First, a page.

It was within a year that my mother entered the Motion Picture and Television Fund’s long-term care center that her lights were turned off. In retrospect, it seems sooner. If you think this is a damnation of the Motion Picture Home's level of care, it's not. That is only an apostrophe to a greater problem that exists in elder care, and specifically, the care of dementia.
I write this not as a condemnation of what happened to my mother specifically but as a general wakeup call to other children whose parents suffer from dementia and may be under another's care.
My hands are dirty, and I share my own complicity in mistaking her caregivers, as care givers. I'm not talking about those who fed, bathed, nurtured and loved her. The caregivers that I'm referring to are the manipulators -- the puppet masters wearing lab coats who hand out anti-psychotic and 'black label' drugs as if they were auditioning for the role of Nurse Ratchett in a reprise of “One Flew Over the Cuckoo's Nest.”
These puppet masters, with every prescription of anti-psychotic and black label drugs cut the strings of those in their charge. And like a puppet, the head bows, resting on the chest, and the arms fall limply to the side, eyes vacant or closed behind a veil manufactured by pharmaceutical companies.
The system-wide breakdown of elder care, where non-pharmalogical intervention is forsaken in lieu of heavy drugging, is horrifyingly prevalent on a global scale.
The Motion Picture Home, unfortunately, ranks high among the abusers, and this is what must be addressed.
In a study published in 2010, 34.2 percent (see chart) of Motion Picture Home residents were being prescribed at least one anti-psychotic drug. We're not talking about a dark and foreboding asylum built at the edge of a stormy precipice -- the shameful statistic is owned by the Motion Picture and Television Foundation.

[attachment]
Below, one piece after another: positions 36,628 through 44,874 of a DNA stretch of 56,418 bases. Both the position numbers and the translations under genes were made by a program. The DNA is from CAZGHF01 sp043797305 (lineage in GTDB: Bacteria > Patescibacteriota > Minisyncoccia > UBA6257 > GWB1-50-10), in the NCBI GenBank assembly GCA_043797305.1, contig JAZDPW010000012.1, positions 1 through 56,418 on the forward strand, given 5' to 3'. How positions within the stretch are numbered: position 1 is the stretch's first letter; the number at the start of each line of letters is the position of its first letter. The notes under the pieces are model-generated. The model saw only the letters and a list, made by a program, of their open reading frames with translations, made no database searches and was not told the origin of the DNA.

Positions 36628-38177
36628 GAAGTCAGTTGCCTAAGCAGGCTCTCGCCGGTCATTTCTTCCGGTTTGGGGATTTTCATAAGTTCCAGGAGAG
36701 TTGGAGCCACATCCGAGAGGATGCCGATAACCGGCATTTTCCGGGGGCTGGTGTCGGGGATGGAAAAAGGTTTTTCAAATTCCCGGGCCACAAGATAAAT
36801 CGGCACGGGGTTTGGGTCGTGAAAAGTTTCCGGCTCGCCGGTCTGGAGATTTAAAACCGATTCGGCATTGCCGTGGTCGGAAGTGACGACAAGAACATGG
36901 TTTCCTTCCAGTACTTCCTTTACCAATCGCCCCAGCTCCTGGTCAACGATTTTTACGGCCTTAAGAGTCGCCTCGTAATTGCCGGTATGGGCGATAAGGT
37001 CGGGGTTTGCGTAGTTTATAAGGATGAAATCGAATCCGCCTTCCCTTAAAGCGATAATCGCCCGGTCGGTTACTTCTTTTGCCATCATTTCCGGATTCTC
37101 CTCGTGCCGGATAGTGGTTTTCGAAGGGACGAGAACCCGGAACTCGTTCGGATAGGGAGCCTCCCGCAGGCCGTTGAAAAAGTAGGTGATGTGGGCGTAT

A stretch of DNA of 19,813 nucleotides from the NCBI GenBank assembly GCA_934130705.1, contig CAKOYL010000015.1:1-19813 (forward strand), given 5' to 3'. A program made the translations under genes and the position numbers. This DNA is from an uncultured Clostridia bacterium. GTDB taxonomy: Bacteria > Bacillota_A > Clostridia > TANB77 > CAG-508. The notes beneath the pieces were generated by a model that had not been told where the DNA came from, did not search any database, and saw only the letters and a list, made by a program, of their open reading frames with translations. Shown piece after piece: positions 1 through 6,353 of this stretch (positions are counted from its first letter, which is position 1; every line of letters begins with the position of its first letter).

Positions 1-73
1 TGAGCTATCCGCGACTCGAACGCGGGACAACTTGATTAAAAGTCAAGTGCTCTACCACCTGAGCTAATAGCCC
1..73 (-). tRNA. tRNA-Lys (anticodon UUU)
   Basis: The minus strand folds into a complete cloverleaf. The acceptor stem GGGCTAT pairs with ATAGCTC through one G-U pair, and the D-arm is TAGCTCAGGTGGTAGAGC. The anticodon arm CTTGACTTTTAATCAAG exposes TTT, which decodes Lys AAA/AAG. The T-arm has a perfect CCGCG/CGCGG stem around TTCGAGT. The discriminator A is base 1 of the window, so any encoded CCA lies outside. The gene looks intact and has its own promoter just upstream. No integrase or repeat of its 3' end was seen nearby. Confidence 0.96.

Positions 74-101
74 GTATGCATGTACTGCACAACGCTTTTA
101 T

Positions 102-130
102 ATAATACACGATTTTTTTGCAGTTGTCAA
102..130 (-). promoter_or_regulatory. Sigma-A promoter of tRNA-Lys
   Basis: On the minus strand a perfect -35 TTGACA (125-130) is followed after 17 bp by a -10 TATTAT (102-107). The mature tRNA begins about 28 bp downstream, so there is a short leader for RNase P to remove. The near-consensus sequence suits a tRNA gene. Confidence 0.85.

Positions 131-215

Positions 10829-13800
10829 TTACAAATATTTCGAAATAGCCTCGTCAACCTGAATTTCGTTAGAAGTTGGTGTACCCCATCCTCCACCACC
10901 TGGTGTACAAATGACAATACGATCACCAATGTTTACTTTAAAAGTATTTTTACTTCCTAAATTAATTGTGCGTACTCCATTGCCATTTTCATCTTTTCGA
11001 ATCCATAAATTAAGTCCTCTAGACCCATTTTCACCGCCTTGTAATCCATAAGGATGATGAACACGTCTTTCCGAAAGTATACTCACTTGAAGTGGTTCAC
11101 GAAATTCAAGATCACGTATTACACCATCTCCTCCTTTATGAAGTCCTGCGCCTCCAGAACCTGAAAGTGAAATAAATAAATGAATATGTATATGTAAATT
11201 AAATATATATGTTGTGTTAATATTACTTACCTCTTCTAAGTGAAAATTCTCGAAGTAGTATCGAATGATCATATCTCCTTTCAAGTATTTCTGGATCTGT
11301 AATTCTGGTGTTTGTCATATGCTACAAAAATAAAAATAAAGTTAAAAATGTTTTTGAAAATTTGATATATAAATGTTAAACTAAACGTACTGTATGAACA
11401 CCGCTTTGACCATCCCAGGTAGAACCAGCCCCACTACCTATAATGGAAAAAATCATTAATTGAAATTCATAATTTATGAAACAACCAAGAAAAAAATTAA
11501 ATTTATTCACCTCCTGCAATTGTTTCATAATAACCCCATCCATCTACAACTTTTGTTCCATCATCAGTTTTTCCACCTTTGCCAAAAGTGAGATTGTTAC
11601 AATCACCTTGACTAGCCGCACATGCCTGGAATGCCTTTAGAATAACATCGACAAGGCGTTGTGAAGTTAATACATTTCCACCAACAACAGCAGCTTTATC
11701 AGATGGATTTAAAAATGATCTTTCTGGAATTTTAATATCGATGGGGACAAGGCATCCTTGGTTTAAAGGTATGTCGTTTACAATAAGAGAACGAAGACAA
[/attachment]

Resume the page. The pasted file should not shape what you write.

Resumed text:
We have to ask ourselves, are we OK with this? What good was keeping the doors open if what occurs on the other side is still characteristic of the mind set that wanted those doors closed. Forever.
One victory that kept the doors open does not mean we go home victorious. Our mission was always about the elderly, and for that reason we must now shift our focus to their quality of life.
Elder care is suffering from a system-wide breakdown where dementia is your ticket to an unearthly suspended animation. Bodily functions define the patient while personality hibernates. The diagnosis of dementia or Alzheimer’s is probably the main reason given to families why these once brilliant and outspoken members of the entertainment industry are medicated into oblivion.
Mary Stellar came into the Motion Picture Home under her own steam, marveling at the environment. Her decline was rapid. She deteriorated into a non-communicative state that was punctuated by brief episodes of unsocial behavior. She died about a year and a half ago locked in a chemical restraint whose main purpose was not in the treatment of her disease but in the controlling of her behavior.
She was my mother, and that is my opinion, formed from a partial list of her medical records that I had requested.